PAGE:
IE7 and security: Don't count on it

As if to reinforce all of the beliefs of security analysts and pundits regarding Microsoft's true commitment to Trustworthy Computing, Secunia is reporting on an "Arbitrary Content Disclosure Vulnerability" affecting IE6 and, you guessed it, IE7. The fact that this was found less than 24 hours after IE7 was released is all the commentary that is needed.

It all leaves me wondering: was it spending hundreds of millions of dollars dealing with EU and US antitrust actions, or the mudslide-like erosion of trust of its customers the worse of the two outcomes of Microsoft tying IE to the Windows operating system, and was it
really that important to eliminate Netscape as a competitor?


2007 Department of Defense Cybercrime Convention Preview

A few months ago, a coworker and I submitted a topic for presentation at the 2007 DoD Cybercrime Convention. We were happy to learn a few weeks ago that it has been accepted. If you haven't been, or aren't familiar with the conference, I'll give you a brief overview:

The DC3 is a technology, technique, and information sharing conference specifically for the US Department of Defense and law enforcement officials (LEO). Few outside of that community are privileged to attend; even as a knowledgeable SME of a large contractor, I was lucky to have been able to go last year. The goal is to keep costs down so that our civil service employees can afford to attend, and the vendor-sponsored gimmicks are generally kept to a minimum. Last year's conference rated as a "pretty good," on my scale from "would rather have been auditing" to "first SANS experience." Others who attended and presented, like Taosecurity's Richard Bejtlich, also had some good things to say, after a well-justified rant about how poor Alan Paller's keynote was. Keynote speakers weren't so hot, and presentations ranged from thinly-veiled sales pitches that I walked out of, to incredible demonstrations by Dr. Memon (Fornet and Reassembly of Fragmented Files) and Kevin Mandia (Performing Malware Analysis). But the "good" made putting up with the "bad" worthwhile.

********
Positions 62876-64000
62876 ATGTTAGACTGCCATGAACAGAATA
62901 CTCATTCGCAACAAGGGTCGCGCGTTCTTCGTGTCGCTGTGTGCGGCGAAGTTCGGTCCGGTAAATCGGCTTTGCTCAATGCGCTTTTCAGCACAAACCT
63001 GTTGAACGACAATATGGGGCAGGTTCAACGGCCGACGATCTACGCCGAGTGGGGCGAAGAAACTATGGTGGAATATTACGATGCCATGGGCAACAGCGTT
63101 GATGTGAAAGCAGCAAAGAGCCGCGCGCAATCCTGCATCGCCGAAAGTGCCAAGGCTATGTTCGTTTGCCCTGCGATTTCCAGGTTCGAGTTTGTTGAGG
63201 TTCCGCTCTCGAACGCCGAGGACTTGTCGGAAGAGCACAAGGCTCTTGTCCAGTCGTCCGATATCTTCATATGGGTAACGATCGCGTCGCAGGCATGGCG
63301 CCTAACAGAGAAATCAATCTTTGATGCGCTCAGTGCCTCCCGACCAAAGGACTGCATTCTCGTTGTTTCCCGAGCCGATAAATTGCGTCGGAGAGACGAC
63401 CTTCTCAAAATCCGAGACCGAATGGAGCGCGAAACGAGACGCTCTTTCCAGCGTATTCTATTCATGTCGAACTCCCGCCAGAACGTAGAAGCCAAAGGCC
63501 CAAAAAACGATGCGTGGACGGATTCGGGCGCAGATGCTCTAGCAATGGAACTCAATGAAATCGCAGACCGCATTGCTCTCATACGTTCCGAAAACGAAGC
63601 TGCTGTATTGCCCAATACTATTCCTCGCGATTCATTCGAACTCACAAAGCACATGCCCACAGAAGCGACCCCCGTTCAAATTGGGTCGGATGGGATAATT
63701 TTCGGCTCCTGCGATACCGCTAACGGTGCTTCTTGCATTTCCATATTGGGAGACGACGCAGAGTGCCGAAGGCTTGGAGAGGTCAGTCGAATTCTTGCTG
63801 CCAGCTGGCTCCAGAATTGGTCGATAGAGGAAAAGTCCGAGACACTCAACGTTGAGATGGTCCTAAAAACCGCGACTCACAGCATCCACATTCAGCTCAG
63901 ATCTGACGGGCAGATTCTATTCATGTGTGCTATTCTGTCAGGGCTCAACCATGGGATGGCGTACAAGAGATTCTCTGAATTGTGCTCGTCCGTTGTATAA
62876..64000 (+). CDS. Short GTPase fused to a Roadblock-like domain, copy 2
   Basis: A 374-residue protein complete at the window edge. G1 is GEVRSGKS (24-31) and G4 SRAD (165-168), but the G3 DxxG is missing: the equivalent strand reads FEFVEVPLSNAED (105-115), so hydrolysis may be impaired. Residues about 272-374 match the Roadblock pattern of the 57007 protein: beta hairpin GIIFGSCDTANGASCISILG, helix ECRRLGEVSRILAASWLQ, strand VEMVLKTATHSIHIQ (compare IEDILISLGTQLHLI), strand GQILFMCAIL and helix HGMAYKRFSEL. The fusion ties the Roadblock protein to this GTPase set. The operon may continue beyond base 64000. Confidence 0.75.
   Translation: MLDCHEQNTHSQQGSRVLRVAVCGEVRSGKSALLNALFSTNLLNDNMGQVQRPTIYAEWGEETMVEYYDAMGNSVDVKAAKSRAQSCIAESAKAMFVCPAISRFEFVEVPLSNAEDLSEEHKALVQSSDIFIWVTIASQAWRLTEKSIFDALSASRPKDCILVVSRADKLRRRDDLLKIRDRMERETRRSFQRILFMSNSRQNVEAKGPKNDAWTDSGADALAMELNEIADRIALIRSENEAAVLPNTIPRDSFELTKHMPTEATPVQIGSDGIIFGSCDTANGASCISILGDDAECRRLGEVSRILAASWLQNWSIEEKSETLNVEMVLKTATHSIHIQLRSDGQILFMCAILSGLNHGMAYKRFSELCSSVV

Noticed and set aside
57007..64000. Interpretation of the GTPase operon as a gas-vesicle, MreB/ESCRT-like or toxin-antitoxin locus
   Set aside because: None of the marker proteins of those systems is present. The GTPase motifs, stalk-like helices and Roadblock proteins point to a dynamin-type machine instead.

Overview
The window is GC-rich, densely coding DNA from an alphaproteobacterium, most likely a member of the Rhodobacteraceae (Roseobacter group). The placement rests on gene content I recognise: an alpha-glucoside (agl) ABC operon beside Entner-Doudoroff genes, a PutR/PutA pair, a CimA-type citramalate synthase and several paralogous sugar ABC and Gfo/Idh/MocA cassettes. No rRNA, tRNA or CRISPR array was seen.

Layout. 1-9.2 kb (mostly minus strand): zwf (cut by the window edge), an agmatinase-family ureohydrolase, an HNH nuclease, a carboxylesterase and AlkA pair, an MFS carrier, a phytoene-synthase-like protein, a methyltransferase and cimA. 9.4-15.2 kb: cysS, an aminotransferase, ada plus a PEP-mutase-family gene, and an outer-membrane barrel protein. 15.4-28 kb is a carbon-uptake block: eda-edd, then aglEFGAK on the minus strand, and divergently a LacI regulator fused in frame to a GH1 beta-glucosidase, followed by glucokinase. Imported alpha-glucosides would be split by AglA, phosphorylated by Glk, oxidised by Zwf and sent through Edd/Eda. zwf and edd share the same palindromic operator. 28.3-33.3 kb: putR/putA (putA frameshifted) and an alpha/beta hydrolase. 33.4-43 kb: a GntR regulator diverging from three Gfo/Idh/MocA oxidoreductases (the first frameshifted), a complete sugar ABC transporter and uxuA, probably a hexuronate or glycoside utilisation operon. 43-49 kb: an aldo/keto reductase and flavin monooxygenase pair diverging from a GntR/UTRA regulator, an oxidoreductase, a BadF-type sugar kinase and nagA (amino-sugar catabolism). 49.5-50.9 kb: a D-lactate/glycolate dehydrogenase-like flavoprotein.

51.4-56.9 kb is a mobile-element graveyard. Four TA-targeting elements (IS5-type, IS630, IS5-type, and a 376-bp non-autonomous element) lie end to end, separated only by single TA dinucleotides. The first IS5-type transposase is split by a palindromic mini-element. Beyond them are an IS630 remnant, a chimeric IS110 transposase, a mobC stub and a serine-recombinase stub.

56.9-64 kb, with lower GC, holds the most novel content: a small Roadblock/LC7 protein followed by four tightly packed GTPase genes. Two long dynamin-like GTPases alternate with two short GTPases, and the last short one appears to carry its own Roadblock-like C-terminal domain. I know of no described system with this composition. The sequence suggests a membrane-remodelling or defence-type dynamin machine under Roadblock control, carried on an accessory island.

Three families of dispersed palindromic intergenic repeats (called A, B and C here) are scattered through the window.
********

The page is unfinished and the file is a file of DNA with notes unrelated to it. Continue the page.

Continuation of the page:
Our presentation is Wednesday morning, 1/24/2007. The lecture title is Advanced Attacks from the Front Line: How our Adversaries Threaten Mission Success (currently misspelled on the webpage). For a bit of insight, in case anyone reading this can attend, the abstract is as follows:

The US government and DoD do not constitute the entire front line defense of state secrets targeted by our nation's adversaries. The cleared contracting community, as designers and manufacturers of weapon systems, possesses sensitive information critical to mission success; information equally coveted by the same adversaries. This presentation will discuss the highly-skilled, highly-organized threats contractors face when defending this data, highlighted by two recent case studies. Evolving tactics and trends, their effectiveness against traditional defenses, and new techniques to counter them will be presented. Opportunities to face this threat as a joint government-contractor force abound, and will be articulated at the end of this discussion.